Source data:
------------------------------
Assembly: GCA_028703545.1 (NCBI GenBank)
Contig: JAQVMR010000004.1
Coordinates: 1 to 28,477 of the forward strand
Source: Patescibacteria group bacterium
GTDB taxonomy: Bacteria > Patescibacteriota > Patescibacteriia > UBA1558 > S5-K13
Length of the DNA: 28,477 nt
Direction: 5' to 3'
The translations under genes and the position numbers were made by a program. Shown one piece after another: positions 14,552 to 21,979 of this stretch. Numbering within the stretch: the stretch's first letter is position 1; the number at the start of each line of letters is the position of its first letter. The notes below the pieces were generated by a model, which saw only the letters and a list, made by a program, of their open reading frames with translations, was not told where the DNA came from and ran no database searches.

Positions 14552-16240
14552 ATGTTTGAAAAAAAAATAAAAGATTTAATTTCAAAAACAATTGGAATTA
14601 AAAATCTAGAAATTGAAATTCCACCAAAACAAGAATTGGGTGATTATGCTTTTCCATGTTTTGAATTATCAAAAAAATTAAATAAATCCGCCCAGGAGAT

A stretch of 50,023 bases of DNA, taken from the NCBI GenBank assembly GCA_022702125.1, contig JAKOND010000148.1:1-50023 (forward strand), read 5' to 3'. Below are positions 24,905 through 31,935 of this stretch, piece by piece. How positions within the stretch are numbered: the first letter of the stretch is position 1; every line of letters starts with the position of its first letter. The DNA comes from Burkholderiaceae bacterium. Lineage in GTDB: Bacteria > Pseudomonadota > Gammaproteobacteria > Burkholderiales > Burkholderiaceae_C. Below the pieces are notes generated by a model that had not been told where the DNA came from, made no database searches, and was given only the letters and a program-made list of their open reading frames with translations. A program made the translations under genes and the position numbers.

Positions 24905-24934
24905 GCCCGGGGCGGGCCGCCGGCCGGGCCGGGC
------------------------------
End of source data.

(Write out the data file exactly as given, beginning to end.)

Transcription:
Assembly: GCA_028703545.1 (NCBI GenBank)
Contig: JAQVMR010000004.1
Coordinates: 1 to 28,477 of the forward strand
Source: Patescibacteria group bacterium
GTDB taxonomy: Bacteria > Patescibacteriota > Patescibacteriia > UBA1558 > S5-K13
Length of the DNA: 28,477 nt
Direction: 5' to 3'
The translations under genes and the position numbers were made by a program. Shown one piece after another: positions 14,552 to 21,979 of this stretch. Numbering within the stretch: the stretch's first letter is position 1; the number at the start of each line of letters is the position of its first letter. The notes below the pieces were generated by a model, which saw only the letters and a list, made by a program, of their open reading frames with translations, was not told where the DNA came from and ran no database searches.

Positions 14552-16240
14552 ATGTTTGAAAAAAAAATAAAAGATTTAATTTCAAAAACAATTGGAATTA
14601 AAAATCTAGAAATTGAAATTCCACCAAAACAAGAATTGGGTGATTATGCTTTTCCATGTTTTGAATTATCAAAAAAATTAAATAAATCCGCCCAGGAGAT

A stretch of 50,023 bases of DNA, taken from the NCBI GenBank assembly GCA_022702125.1, contig JAKOND010000148.1:1-50023 (forward strand), read 5' to 3'. Below are positions 24,905 through 31,935 of this stretch, piece by piece. How positions within the stretch are numbered: the first letter of the stretch is position 1; every line of letters starts with the position of its first letter. The DNA comes from Burkholderiaceae bacterium. Lineage in GTDB: Bacteria > Pseudomonadota > Gammaproteobacteria > Burkholderiales > Burkholderiaceae_C. Below the pieces are notes generated by a model that had not been told where the DNA came from, made no database searches, and was given only the letters and a program-made list of their open reading frames with translations. A program made the translations under genes and the position numbers.

Positions 24905-24934
24905 GCCCGGGGCGGGCCGCCGGCCGGGCCGGGC